One thing the eurozone doomsayers always knew was that a 'one-size-fits-all' monetary policy was totally impractical for diverging economies. Political will must now face economic reality
Writing an article on the fate of the eurozone in recent times has been something of a fool's errand. No sooner has the ink dried on the page, or the printer whirred into life, than a news bulletin will sound out, announcing another fall in the markets, another eurozone member to be downgraded, another political statement aimed at restoring confidence. It is hard sometimes to keep up.
The irony, though, is that any number of people predicted this exact scenario over two decades ago, when the euro was little more than a dream for the most ardent of Europhiles. Even while the rules for the euro were being created, they were simultaneously being broken. The Treaty of Maastricht set out five requirements for member states wishing to join the euro – of the 11 countries to join; only Luxembourg passed all five. Then came the stability and growth pact, soon jettisoned when it got in the way. And the no bail-out clause? Well, it almost seems comical in light of recent events. It is exactly this kind of fiscal indiscipline that has led us to our present parlous state. A political project, powered by political will, to achieve political ends. If the economics get in the way, dump the economics.
What the eurozone doomsayers knew when they were making their predictions back in the nineties was that a "one-size-fits-all" monetary policy was totally impractical for a group of such diverging economies. Take Ireland, for example, whose economy was already booming when it adopted the euro. With accession to the eurozone came low interest rates and a flood of cheap money, a housing and construction boom, and the eventual catastrophic bust. High interest rates would have made money more expensive and would have cooled the overheating property market, averting disaster – but the Irish exchequer had given up all control of its monetary policy in order to dance to the tune of the Germany-focused European Central Bank.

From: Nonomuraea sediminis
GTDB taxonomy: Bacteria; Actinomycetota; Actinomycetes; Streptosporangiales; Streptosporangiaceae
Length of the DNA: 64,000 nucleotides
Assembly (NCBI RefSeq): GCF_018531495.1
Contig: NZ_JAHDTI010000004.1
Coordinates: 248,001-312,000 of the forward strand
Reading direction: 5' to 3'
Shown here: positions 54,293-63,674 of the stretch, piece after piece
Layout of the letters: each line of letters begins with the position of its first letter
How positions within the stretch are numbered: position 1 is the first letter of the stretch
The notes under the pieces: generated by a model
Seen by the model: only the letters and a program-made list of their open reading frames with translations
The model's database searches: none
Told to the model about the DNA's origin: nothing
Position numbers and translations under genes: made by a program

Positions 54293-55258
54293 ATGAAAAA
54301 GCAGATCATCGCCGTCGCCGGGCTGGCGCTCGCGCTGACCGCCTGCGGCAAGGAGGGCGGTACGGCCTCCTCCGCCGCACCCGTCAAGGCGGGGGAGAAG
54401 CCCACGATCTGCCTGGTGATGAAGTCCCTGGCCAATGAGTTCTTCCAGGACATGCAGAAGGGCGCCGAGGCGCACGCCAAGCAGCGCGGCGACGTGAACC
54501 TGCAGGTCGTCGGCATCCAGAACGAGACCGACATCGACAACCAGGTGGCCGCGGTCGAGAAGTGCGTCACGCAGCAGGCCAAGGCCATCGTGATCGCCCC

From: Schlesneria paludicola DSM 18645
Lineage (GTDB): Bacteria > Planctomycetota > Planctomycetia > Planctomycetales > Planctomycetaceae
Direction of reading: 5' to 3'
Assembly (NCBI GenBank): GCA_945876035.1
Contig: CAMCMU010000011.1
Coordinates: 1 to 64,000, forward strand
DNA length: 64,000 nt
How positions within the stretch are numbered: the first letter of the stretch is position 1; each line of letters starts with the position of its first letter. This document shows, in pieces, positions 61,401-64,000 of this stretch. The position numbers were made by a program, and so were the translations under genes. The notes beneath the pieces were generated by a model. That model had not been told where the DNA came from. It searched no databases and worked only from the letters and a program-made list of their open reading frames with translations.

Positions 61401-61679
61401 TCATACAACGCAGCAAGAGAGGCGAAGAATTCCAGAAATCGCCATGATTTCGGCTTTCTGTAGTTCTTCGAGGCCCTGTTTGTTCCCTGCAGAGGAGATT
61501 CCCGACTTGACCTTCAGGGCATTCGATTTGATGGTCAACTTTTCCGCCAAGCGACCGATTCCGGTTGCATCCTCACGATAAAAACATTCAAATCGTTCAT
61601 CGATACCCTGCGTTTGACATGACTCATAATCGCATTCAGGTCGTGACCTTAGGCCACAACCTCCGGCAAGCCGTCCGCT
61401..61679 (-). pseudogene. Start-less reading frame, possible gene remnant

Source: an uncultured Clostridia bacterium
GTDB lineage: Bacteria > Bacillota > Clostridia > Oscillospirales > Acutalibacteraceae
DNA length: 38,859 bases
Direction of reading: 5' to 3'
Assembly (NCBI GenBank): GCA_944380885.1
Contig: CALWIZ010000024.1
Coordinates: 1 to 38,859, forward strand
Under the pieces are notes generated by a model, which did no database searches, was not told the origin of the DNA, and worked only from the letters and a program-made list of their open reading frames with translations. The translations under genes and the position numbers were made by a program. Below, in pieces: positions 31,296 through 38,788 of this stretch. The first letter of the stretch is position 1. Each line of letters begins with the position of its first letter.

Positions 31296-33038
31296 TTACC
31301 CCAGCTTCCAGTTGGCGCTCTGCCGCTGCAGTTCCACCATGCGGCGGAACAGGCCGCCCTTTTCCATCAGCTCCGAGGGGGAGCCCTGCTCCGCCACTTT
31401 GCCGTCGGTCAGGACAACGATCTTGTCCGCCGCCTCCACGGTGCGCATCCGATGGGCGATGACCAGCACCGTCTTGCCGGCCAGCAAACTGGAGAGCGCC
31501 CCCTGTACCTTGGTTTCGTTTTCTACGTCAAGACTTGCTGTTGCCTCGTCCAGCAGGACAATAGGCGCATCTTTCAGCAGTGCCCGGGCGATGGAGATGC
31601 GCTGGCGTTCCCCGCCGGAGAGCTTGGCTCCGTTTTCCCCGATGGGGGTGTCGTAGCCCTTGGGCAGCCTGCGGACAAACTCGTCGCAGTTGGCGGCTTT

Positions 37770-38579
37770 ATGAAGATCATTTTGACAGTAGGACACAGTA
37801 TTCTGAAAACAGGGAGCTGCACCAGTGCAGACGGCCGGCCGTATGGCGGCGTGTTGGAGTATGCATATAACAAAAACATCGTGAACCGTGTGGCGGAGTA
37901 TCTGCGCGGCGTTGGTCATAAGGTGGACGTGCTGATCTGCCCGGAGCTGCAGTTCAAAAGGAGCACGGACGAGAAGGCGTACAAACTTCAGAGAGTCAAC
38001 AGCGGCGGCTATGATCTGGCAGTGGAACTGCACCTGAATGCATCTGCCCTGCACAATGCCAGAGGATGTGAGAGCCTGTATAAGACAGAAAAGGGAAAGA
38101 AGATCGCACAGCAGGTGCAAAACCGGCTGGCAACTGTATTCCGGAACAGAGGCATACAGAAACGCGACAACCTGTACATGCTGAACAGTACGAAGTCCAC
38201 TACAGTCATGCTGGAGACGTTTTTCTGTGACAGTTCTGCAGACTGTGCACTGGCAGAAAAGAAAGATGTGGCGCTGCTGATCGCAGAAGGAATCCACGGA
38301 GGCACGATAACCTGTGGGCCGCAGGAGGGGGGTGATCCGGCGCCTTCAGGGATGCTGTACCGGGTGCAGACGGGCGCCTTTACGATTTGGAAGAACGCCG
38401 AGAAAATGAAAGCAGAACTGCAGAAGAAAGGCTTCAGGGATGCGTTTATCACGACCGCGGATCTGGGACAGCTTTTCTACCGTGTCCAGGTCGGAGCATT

All across the eurozone, the story is repeated – in Portugal, which managed to skip the boom and go straight to bust and where cheap money was used to hose the public sector with cash and fund an unsustainable welfare state; or in Greece, where cheap money was used as a substitute to any kind of fiscal conservatism or labour market reform. It is these large-scale "mal-investments" which are still hanging over Europe – and indeed the whole financial system – where governments and banks try to play pass-the-parcel with potentially worthless debt. How exactly does one get one's money back when it has been spent by politicians on winning votes through promises of higher state pensions? President Barroso complained the other day that the downgrading of Portuguese bonds was unjustified. Does anyone believe him?